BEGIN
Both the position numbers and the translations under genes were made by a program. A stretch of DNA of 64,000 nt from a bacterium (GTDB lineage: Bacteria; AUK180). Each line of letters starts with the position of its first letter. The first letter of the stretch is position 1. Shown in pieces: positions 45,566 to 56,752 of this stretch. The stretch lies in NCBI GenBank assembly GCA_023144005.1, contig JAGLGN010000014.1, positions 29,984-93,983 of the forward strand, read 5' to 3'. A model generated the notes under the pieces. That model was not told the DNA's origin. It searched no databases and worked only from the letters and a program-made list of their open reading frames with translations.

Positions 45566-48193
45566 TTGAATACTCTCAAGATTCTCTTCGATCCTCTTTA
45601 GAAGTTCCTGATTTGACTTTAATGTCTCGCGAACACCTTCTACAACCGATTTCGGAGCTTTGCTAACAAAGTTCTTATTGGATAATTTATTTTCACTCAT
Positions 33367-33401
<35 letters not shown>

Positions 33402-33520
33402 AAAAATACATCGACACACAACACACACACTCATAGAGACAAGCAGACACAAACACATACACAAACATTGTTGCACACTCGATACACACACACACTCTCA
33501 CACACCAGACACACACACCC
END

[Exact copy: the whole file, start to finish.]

Both the position numbers and the translations under genes were made by a program. A stretch of DNA of 64,000 nt from a bacterium (GTDB lineage: Bacteria; AUK180). Each line of letters starts with the position of its first letter. The first letter of the stretch is position 1. Shown in pieces: positions 45,566 to 56,752 of this stretch. The stretch lies in NCBI GenBank assembly GCA_023144005.1, contig JAGLGN010000014.1, positions 29,984-93,983 of the forward strand, read 5' to 3'. A model generated the notes under the pieces. That model was not told the DNA's origin. It searched no databases and worked only from the letters and a program-made list of their open reading frames with translations.

Positions 45566-48193
45566 TTGAATACTCTCAAGATTCTCTTCGATCCTCTTTA
45601 GAAGTTCCTGATTTGACTTTAATGTCTCGCGAACACCTTCTACAACCGATTTCGGAGCTTTGCTAACAAAGTTCTTATTGGATAATTTATTTTCACTCAT
Positions 33367-33401
<35 letters not shown>

Positions 33402-33520
33402 AAAAATACATCGACACACAACACACACACTCATAGAGACAAGCAGACACAAACACATACACAAACATTGTTGCACACTCGATACACACACACACTCTCA
33501 CACACCAGACACACACACCC